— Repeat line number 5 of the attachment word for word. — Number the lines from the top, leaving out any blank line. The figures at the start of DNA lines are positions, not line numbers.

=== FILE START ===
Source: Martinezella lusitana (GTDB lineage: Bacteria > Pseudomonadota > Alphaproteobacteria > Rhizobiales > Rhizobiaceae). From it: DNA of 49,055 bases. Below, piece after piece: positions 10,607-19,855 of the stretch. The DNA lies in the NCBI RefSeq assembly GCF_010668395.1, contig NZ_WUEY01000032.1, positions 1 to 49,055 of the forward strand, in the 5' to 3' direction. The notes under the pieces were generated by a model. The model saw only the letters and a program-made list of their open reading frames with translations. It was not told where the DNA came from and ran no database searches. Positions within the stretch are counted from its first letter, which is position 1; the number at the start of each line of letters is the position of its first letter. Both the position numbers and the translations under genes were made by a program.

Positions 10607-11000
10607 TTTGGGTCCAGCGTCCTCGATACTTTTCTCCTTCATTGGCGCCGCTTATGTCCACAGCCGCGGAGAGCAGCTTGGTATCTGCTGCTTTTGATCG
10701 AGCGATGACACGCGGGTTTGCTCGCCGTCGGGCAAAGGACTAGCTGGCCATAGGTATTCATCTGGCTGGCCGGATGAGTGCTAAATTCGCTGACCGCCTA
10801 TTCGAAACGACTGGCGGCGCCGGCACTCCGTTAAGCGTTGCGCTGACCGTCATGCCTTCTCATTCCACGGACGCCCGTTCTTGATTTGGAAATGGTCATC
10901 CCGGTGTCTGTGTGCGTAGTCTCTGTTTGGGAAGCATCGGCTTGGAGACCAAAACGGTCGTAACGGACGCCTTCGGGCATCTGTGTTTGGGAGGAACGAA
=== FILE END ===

10801 TTCGAAACGACTGGCGGCGCCGGCACTCCGTTAAGCGTTGCGCTGACCGTCATGCCTTCTCATTCCACGGACGCCCGTTCTTGATTTGGAAATGGTCATC